Monday, September 9, 2013

An Exceptionally Important Post

This post isn't about running...or it is, but not directly.

This week is Suicide Prevention Week. I've known so many people affected by suicide and depression - some of my favorite people, relatives, closest friends, myself - and no time is better than now to remind everyone that you're valuable and deserve to be here.

I'm not going to go deep into my own story. I don't know yet if I'm ready to air that dirty laundry. But I did battle depression for years, and sometimes I still fight with its sneaky undertow.

Running has made a huge difference in my life and has kept my depression at bay longer than it ever has been. It has helped to ease my anxiety, increase my self-worth, and balance my moods. I've talked a little about it here.

As a teacher, I see students struggling with depression to the point that it leads to self-harm, and that too is very familiar to me. It breaks my heart to see bright, funny, witty, intelligent, critical, and insightful young people battling internally.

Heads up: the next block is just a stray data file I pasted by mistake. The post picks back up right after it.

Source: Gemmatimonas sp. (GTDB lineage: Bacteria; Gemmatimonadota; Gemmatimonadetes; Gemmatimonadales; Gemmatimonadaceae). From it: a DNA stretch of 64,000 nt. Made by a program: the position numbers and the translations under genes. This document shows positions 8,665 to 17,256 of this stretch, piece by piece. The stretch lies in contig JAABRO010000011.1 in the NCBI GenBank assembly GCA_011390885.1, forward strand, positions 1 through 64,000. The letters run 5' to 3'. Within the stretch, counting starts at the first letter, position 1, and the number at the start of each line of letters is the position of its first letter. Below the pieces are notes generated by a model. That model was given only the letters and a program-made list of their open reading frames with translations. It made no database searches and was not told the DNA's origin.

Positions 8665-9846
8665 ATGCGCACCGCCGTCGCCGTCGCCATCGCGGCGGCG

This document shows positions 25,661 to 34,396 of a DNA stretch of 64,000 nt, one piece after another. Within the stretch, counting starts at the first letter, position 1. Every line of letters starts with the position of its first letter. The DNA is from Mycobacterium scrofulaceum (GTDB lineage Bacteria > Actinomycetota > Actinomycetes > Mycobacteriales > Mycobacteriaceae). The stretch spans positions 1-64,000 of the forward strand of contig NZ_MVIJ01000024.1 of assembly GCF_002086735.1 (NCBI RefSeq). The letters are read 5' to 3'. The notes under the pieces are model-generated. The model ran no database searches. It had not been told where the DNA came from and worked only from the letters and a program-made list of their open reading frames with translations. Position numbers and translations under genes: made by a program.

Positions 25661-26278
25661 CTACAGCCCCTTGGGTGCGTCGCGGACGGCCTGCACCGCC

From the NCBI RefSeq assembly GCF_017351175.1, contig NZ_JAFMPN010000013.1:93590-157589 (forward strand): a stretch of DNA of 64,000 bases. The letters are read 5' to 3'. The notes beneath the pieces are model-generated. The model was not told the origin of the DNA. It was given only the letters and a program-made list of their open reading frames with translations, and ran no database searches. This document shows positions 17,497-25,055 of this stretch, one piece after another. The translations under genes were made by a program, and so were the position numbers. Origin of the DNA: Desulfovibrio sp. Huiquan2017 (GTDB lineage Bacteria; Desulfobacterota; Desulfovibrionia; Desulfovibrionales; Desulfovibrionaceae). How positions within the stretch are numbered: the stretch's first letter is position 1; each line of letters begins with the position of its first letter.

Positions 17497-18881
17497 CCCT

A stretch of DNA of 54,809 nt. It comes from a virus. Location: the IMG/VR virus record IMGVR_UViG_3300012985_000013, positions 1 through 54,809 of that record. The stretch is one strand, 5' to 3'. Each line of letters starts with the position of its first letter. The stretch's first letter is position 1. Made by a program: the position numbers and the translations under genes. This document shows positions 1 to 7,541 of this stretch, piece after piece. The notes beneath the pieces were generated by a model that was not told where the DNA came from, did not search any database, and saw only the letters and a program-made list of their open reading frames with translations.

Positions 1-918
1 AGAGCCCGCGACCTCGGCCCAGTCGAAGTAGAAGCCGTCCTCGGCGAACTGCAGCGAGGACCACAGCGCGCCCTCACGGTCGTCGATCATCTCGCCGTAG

The Bloggess has posted an excellent blog entry today full of helpful links and hotlines for anyone needing help and support. Remember that you are not alone; believe it or not, there are people out there who understand your pain and want to help you transcend it.

If you or anyone you know is struggling, please click her post.

Also, To Write Love on Her Arms, an organization geared towards raising awareness and support for teens dealing with depression, is working to remind us all about why we are irreplaceable. It's a great way to remind yourself that you have an impact and make a difference.
They're a great organization! If you are a teen - or know and love a teen - it's worth looking into.
 Another helpful site, especially this week, is PostSecret.

Remember that darkness passes. In the meantime, there are people out there who can help. Don't let depression silence you.

ABK

15 comments:

Kristina @ Blog About Running said...

Such an important message. I would just add to anyone who read your post and is battling with depression that it's okay to reach out for help.

For me, life was a balance between days where I thought I was being strong by holding it all in and crying myself to sleep and days where I wanted so badly to reach out for help but I was too ashamed and embarrassed.